As I listened to her, I felt a new kind of phobia start to build up inside of me. How did she not pick this up in 2 years, before the wedding wahala? Does this mean I must now avoid men who are close to their mothers or face the frustrations my cousin has had to deal with otherwise? Is there a chance a relationship can survive when a man’s mother is the third person in the relationship?

Please help me! Share your thoughts.

Nkem Ndem is a dynamic freelance writer and editor who can be reached for copywriting, editing and proofreading. She is also a content creator (web, T.V, radio) who has had stints with Jumia and SpiceTV Africa e.t.c. Now she works at Glam Africa as Online editor and BellaNaija as Features writer. E-mail: [email protected]; IG: @kem_dem; Twitter: @ndemv


  1. Neki moyo

    July 16, 2018 at 5:30 pm

    Well, I have seen instances like this around me and most of these people actually ignored the signs they saw thinking that when they finally get married to the man in question they would unleash him from his mother’s grip and you would hear their daughters say”I can’t marry a man whose mother is alive because of what their mother is/has faced in the hands of their mother in-law..The question one should ask is “can I take this my whole life in marriage”.Now,its different in a lot of cases,At least nkem, your cousins didn’t get to marry him.The relationship a man has with his mother would reflect a lot when this man is in a relationship with a the degree of her influence on him would also reflect as well.A man should know when to draw the line between his mother and his finance.

  2. Chibaby

    July 16, 2018 at 5:53 pm

    I had this conversation with a friend weeks ago, and i came to the conclusion, that the problem is in fact, the MAN.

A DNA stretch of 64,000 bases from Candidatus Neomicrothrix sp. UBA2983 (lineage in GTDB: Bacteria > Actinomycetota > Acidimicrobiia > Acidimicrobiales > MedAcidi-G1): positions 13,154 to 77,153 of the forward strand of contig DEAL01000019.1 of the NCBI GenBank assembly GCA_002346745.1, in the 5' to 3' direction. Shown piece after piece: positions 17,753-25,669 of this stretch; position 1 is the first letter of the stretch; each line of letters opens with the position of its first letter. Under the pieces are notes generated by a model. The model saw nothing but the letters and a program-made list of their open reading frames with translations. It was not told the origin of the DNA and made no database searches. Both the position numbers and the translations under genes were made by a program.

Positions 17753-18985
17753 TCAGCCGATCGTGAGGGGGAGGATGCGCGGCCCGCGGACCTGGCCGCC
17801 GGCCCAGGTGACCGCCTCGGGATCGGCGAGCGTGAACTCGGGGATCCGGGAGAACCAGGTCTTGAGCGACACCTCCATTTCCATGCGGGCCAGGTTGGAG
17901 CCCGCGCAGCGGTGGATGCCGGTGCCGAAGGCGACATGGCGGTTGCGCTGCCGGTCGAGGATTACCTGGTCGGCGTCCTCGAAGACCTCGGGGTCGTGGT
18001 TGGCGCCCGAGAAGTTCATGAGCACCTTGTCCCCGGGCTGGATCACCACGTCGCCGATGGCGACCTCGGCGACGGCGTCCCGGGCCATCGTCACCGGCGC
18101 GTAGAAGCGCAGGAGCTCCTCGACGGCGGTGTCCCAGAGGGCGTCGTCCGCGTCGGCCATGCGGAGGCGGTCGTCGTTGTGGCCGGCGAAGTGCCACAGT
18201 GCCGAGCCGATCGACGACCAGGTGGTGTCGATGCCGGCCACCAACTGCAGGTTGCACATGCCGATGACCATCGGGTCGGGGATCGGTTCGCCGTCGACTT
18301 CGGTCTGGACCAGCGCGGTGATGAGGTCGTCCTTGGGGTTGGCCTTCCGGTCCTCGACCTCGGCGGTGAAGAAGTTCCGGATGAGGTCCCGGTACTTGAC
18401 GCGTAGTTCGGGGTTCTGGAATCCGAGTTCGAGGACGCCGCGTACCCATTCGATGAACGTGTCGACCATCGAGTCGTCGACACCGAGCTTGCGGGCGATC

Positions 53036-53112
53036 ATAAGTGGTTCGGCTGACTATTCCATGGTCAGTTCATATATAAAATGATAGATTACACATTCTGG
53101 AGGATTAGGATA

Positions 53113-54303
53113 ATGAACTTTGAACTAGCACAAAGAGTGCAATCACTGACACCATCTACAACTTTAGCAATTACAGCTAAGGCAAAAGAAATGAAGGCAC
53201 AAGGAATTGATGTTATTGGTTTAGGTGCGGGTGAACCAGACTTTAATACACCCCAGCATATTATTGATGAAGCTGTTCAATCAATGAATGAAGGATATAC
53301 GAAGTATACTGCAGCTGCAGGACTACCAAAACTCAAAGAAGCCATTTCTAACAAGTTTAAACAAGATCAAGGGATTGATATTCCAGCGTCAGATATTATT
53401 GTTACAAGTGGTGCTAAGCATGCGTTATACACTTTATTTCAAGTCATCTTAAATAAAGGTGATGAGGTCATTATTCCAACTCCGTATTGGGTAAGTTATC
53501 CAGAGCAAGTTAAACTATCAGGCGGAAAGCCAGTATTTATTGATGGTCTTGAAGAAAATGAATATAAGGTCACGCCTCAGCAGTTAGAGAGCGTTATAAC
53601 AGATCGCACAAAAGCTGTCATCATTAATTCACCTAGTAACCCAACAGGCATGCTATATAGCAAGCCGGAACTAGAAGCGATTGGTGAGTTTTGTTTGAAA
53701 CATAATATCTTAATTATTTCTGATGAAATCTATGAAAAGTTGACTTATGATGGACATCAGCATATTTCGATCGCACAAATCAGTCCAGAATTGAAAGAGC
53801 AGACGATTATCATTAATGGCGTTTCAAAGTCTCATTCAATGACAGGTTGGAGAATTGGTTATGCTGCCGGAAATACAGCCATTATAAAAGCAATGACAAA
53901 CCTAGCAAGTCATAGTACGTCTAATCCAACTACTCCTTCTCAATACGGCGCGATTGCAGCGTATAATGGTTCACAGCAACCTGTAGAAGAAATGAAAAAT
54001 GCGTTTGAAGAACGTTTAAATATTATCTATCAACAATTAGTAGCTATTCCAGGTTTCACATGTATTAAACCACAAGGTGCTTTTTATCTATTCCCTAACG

Women are territorial by nature and are naturally not wired to enjoy sharing their territories. It is the job of the man to effectively and maturely manage the relationship between his mother and his significant other. Mothers can be overly attached when it comes to their sons. And it is you the man, that should, expressly or implicitly, decide the extent of your mother’s involvement in your marital affairs.
    What happens in the African society is that most men choose to turn a blind eye, because they cannot imagine confronting their precious mothers, and poor women are left to contend with mothers.
    As an adult, you know your parents better, and thus, you are in a better position to manage them. Not abandon your ‘small girl’ girlfriend or wife at their mercy.
    It will forever be part of my criteria for finding a spouse, that i need one who can manage the relationship between his mother and I.
    it should have to be a case of choosing Mother Versus Wife.
    Any man that cannot open his mouth and confront his family, is simply a child and lacks the emotional maturity to become a good husband.

    • nene

      July 17, 2018 at 1:29 am

      Just to correct something you said, errrm men are more territorial than women ohh, i woman can marry a man that her friend has slept with but a man cannot, he wants to know she at least has not been passed around.

  3. Coral

    July 16, 2018 at 6:04 pm

    She was prepared to accept that her fiancé would love his mother more than her? What? Why, in the name of all that is good would a woman accept something like that? She did good to break it off. Some women still marry such men and end up miserable in marriage.

    A wife/husband comes before a mother or parents. No matter how attached a person is to their parents, their spouse takes the priority once they are married. If a person, especially a man, cannot leave and cleave, they have no business getting married.

    Let us not turn this beautiful institution called marriage into something God didn’t make it to be. It is bad enough right now, what we see happening. God made it to be beautiful, if only we would just do things His way.

  4. Cocoa

    July 16, 2018 at 6:44 pm

    I couldn’t get past “Instead the house will be redecorated to include a room for her (my cousin) after marriage. Meaning she won’t even be sharing a room with the husband in the said family house”

    And when i thought it couldn’t get worse…” no baptism =bad luck” came along.

    Goodluck to whoever marries THEM.

    p.s: As a come before his mother. You are his new family. You are his God given priority immediately after his Maker. Its not about loving either one more…its about where your responsibility lies.

    But girrrrl 2 years to figure all this out??? Im glad youre out…but please the next one….ASK QUESTIONS EARLY. Play out scenarios and ask them what they will do/think. You can decipher a lot just from the mind.